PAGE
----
Durable Growth, Transportation

Where do San Rafael’s PDA funds go now?

The future downtown station area will need some work. Image from City of San Rafael.

The future downtown station area will need some work. Image from City of San Rafael.

Now that the Civic Center Priority Development Area (PDA) has been rescinded, TAM is left with a bucket of PDA-designated cash and even fewer places put it. While Mayor Gary Phillips says downtown San Rafael’s PDA is a logical place to put it, none of the proposed projects in the area are at a stage where they need funding.

Part of the delay is due to San Rafael Public Works (DPW) Director Nader Mansourian’s reported insistence that any road alterations wait until after SMART starts service in 2016. As a result, anything that might disrupt a road’s or intersection’s capacity, or level of service (LOS) will have to wait until the needed capacity is known. That includes bike lanes, traffic lights, crosswalks, bus lanes, etc.

PDA funds must be dedicated to improving the transportation infrastructure within a PDA. While they can target projects outside of a PDA, the project must have a direct positive effect on transportation service within the PDA.

It’s up to the Council and staff to get a slate of needed improvements to the area, from the small to the large. Some possible proposals:

Study which projects in the Downtown Station Area Plan would and would not impact traffic. This is probably the most basic study that would need to be conducted, given that it will be three years before SMART runs and likely another year beyond that before traffic patterns start to emerge. This would give a slate of small projects that could be priced, studied, and built before the train.

Link traffic lights to the rail crossings, done in concert with SMART’s work on the rail crossings themselves. When trains start moving through downtown, they will need to coordinate with traffic flow By linking traffic lights to the crossings, San Rafael could prepare for the trains’ arrival today. The linkage will need to happen on Day One of train operations, and so cannot wait for traffic studies to even begin.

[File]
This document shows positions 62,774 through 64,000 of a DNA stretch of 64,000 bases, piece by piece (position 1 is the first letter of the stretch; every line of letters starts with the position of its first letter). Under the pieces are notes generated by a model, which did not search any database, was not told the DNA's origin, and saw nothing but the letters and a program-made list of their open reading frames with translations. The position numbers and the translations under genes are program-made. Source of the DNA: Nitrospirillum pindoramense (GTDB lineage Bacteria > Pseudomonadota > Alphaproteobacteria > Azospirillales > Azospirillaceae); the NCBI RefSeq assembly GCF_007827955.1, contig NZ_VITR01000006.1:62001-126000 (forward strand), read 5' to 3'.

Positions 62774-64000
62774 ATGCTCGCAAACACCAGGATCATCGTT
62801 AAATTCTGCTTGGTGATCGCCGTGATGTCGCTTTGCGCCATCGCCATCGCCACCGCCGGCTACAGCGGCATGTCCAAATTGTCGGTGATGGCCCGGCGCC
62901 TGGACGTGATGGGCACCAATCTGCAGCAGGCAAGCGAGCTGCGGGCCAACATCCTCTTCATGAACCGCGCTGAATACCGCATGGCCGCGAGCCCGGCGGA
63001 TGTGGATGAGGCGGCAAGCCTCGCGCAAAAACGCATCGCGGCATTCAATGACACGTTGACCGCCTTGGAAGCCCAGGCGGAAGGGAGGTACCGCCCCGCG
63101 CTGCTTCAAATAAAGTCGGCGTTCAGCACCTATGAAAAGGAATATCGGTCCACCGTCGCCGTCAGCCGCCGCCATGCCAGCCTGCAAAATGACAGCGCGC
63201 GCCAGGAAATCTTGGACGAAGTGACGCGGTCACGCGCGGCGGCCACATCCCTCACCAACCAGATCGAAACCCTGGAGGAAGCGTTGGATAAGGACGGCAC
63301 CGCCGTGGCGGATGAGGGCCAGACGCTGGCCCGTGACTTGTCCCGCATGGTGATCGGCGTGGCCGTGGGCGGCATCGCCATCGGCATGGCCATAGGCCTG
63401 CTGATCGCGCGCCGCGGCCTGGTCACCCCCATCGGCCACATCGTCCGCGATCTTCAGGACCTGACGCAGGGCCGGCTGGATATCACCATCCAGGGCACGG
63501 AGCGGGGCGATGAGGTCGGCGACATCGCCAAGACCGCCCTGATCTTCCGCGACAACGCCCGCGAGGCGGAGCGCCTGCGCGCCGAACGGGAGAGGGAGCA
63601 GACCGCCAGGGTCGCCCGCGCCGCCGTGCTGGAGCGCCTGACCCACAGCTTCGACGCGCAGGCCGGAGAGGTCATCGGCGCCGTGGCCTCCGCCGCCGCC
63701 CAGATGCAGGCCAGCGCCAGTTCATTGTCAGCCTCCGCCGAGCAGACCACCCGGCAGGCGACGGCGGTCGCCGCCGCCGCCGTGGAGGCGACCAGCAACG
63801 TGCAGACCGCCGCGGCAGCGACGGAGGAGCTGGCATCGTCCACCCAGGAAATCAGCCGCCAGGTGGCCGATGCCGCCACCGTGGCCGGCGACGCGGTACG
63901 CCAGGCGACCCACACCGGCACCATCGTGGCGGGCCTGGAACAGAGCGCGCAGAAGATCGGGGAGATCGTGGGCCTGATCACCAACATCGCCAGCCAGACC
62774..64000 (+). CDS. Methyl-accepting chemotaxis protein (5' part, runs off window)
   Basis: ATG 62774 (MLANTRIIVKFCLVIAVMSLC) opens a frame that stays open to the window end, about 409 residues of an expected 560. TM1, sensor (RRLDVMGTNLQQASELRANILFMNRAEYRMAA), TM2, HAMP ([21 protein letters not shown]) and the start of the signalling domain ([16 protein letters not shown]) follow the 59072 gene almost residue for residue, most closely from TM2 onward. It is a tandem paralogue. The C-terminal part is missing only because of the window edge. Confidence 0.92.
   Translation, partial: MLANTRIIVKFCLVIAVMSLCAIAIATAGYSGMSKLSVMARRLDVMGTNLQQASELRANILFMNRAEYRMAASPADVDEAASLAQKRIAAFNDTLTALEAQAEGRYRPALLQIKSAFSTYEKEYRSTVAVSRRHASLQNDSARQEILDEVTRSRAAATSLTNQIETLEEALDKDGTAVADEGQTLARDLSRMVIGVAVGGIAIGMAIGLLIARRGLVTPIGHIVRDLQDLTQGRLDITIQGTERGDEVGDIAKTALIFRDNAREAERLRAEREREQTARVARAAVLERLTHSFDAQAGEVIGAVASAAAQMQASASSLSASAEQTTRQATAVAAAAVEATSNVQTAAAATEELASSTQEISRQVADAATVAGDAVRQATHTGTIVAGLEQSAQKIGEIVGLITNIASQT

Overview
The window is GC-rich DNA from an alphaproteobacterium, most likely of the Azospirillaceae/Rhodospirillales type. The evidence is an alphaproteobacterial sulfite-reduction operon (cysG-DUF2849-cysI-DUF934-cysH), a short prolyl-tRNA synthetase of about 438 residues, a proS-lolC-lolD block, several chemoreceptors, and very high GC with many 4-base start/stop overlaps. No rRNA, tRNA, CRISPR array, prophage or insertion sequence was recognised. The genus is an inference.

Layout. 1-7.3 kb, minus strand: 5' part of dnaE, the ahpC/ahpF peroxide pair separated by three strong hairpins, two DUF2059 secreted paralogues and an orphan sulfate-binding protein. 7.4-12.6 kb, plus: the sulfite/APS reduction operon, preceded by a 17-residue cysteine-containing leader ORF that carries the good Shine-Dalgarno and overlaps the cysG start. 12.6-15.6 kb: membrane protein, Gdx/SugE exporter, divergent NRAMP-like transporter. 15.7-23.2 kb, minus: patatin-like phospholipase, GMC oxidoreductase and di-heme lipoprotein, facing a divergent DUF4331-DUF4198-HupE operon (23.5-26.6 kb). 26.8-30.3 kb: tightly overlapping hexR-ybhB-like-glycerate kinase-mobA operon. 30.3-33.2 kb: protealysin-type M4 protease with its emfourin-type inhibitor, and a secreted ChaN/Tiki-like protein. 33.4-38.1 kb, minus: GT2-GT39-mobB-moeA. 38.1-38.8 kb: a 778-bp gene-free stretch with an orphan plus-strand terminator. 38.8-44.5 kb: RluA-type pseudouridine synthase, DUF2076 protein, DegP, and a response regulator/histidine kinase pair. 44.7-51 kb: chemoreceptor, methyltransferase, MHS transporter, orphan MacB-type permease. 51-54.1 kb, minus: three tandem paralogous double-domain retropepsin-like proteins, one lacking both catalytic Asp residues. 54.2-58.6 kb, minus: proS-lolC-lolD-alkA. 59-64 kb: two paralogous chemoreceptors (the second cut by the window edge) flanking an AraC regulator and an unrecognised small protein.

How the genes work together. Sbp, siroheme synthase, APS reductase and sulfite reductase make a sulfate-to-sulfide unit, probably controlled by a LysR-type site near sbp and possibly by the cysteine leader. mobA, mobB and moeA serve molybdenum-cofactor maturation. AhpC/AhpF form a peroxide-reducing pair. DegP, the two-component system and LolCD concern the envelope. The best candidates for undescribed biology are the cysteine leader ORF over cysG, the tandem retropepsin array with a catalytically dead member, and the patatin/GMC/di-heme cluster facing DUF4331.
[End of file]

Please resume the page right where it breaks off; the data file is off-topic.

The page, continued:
While they’re at it, link traffic lights to bus service. Buses currently crawl through downtown San Rafael, especially northbound trunk service like routes 71 and 101. By allowing traffic lights to sense approaching buses and turn green, a system called signal priority, San Rafael could improve speeds for all bus travelers and improve transit access to and through the downtown station area. While DPW will no doubt want a traffic study to find out precisely how the system should work after SMART, the study will only show how to tweak the system once SMART runs. Benefits could flow long before then.

Fix the Andersen Drive/SMART crossing. One of the principal barriers to getting SMART down to Larkspur is not the station or track but the at-grade intersection of SMART tracks and Andersen Drive. The angle of approach for the train is too shallow for state regulators and so will need to be fixed before the train can proceed south to the ferry terminal. Given that the problem was caused by San Rafael when they extended Andersen, it’s on San Rafael’s head to fix the $6 million problem.

Begin a comparison study of how people move through and shop in downtown. How do shoppers get to downtown? How many people move through downtown? This will give San Rafael planners a snapshot of how SMART and the Station Area Plan changes San Rafael and how to target improvements in the future.

The other pressing projects, even under-freeway parking garages (proposed by the Station Area Plan), will change traffic flow and so won’t pass Mansourian’s muster without a Council mandate. However, staff should draw up a decision tree and timetable for implementation of bike, parking, transit, and other traffic-impacting roadway improvements before SMART begins,

What else would be a good fit for TAM’s PDA-dedicated funds?

Note: I reached out to TAM to determine which of these projects are fundable with PDA money and which are not, but staff have been in a crunch time and haven’t been able to answer. I’ll post an update when they reply.

Written by David Edmondson

David Edmondson

David is a native Marinite working in Washington, DC. He writes about how to apply smart-growth and urbanist thinking to the low-density towns of his home.

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